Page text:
Today, I threw in the progressive springs. WOW. What a difference! I didn't have 10W fork oil handy, but I did have ~10 quarts of Redline D4 ATF from my old boosted 325. Popped open a bottle after cutting spacers to Len's specs, 293CCs in each tube. Pretty sure some of the difference I am feeling is the effect of replacing mismatched (one spring was 1/3" shorter than the other), 37 year old springs. That said, these forks feel good. Sadly, they now highlight just how shot and shoddy the rear is. I suspect I will end up ordering some Progressive 412s within the next two weeks.

    As the bike sat ~2 weeks ago. The blue 3d-printed fork caps really tie it all together. And yes, one fork does indeed still have old, yellowed clear. Again, cosmetics are for off-season. See how far out the turbo clutch lever sits? Look at all that extra throw. Probably only 1-5mm at the clutch pivot, but I like the added security in case my adjustment is less than perfect. Please ignore the hedge taper.
    67821970_10156719363502636_4605116810113581056_n.jpg
    The exhaust looks pretty clean in the photo, but my boots (being a pale/desert tan-green hybrid) say that my right side collector is not long for this world. They are several shades off, foot-to-foot. They matched before I started riding with them. Headers are hopelessly rusted/pitted on the sides and back. I am thinking MAC megaphone 4-2 then putting in a custom crossover to preserve stock function and keep the volume in check.

    While on LightingQuest II: Advent of the Output I decided to bring the bike into the current century with dedicated LED indicators. Previously, I was running LEDs in the lollipops with an electronic flasher. But the rears are hopelessly bent from the PO mounting them wonky, and the fronts are deteriorating. You may notice how they are rotationally different. The left side no longer makes a hard mount and the wind spins it. Sad day. Surface rust is popping up on both, so the chrome is not long for this world. The emblem plate is spider web cracked through on both ends, and painted black. Oh well, it was $4.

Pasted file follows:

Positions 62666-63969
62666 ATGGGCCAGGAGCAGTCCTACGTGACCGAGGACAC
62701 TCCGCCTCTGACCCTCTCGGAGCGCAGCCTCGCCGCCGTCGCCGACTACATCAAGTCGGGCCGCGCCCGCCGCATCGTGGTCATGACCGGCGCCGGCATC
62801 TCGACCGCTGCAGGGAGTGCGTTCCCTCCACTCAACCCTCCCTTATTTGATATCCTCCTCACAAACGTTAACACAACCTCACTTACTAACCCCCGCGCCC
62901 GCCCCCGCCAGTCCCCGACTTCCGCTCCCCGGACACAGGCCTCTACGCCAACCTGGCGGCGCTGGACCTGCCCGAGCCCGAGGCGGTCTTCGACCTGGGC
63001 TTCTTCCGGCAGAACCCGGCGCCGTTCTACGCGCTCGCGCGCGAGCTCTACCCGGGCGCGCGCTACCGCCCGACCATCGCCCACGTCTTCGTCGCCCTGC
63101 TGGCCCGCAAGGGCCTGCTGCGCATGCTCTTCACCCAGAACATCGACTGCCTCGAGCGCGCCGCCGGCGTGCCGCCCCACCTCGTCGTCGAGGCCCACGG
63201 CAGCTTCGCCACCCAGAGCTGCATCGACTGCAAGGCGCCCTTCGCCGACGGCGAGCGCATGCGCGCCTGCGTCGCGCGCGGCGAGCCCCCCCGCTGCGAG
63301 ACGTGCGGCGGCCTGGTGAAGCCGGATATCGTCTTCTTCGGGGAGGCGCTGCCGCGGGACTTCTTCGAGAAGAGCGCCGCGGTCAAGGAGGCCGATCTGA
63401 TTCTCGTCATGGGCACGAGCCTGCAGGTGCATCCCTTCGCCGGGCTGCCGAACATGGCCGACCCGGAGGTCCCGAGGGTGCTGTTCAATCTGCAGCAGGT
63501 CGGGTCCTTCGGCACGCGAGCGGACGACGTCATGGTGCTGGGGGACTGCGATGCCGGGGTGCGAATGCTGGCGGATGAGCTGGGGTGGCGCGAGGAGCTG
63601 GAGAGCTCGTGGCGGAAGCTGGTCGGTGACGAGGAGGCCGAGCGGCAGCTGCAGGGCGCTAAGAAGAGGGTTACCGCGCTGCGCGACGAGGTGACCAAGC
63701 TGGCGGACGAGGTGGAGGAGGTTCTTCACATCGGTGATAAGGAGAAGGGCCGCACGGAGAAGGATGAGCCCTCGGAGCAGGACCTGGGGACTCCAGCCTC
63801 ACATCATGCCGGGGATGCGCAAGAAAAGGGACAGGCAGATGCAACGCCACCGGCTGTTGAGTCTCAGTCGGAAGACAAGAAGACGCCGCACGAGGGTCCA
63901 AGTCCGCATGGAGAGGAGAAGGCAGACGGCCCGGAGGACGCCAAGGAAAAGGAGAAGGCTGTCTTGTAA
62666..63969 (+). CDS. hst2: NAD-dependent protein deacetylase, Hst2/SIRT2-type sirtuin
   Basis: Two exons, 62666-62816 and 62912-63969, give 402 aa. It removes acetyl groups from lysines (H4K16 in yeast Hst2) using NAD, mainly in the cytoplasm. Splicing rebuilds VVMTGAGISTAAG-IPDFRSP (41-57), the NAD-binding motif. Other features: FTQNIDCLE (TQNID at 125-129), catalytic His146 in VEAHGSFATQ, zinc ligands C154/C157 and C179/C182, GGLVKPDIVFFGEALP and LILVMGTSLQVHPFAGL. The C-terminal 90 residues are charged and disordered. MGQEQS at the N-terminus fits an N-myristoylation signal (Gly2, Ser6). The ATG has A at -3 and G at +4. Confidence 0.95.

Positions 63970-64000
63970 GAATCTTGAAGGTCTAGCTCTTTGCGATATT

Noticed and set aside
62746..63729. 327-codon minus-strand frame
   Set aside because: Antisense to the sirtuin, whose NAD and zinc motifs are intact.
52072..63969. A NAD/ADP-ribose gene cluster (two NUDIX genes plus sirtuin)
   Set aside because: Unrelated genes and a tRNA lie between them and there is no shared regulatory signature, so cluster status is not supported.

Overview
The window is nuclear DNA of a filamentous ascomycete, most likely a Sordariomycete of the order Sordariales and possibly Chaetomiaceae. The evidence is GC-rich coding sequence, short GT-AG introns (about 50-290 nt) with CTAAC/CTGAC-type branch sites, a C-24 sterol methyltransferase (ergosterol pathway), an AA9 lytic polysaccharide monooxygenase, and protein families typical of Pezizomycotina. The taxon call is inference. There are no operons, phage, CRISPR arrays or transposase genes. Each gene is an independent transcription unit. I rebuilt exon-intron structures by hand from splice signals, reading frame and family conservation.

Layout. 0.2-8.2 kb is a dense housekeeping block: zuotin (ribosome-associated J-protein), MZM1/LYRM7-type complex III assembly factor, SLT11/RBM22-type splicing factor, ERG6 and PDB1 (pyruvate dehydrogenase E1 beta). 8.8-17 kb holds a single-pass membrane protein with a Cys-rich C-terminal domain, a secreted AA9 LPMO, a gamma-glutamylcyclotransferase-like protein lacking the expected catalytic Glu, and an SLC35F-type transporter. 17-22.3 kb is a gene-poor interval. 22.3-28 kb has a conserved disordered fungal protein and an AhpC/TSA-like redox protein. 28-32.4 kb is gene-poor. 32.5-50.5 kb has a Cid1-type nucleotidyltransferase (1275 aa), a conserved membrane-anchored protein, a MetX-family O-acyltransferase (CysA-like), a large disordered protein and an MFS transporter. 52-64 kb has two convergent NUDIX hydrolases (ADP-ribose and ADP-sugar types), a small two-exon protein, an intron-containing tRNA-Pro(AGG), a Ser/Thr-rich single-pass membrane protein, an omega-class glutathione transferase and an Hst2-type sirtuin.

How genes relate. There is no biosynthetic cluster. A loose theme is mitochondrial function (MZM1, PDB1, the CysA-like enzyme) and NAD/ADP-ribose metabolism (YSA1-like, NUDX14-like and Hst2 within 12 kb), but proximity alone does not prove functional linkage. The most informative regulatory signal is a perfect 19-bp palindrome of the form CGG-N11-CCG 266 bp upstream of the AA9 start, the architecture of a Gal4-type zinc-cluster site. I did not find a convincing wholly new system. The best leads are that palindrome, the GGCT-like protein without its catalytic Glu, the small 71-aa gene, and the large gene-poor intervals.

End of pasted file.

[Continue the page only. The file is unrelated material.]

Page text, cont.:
Inspection of my desired rear mounting point also revealed one of the POs got 'creative' with rear fender mounting... meaning only on one side with what looks like old valve stems. That explains the slight vertical play I get when grabbing it.

    Enter, Morimoto Pindicators. I like the motogadget M-blaze, but hole mackerel, $45 per corner is pricey. The Moris come in at $35 per set.
    Fronts will be on the headlight bucket mounts because the pindicators happen to be threaded M8. Rears I plan to put at the furthest back point on the grab bar. Currently it is M10 (x1.25?) into the welded square nut on the frame tails. I plan to thread in some thread reducing tubes that go just shy of the grab bar surface, then use the fastening nut of the pindicator as a lock collar. This should preserve a good amount of the structural strength. The pindicators also function as running lights. Unused fairing pinout in the head bucket, tail light split for the rears.

    So, how about brightness? I would rate it as annoying for people in front of me. I may need to aim them a tiny bit higher, but distance and beam angle is working in my favor for vehicles not up against my front tire.

    And yes, I do keep all my OE parts so it can return to stock. Even the oil coils and mismatched fork springs. Heck, I still have the original front bumper from my 325... and the headers.. and my M3 muffler and headers, and the old Kia Rio starter motor w/ solenoid, etc etc.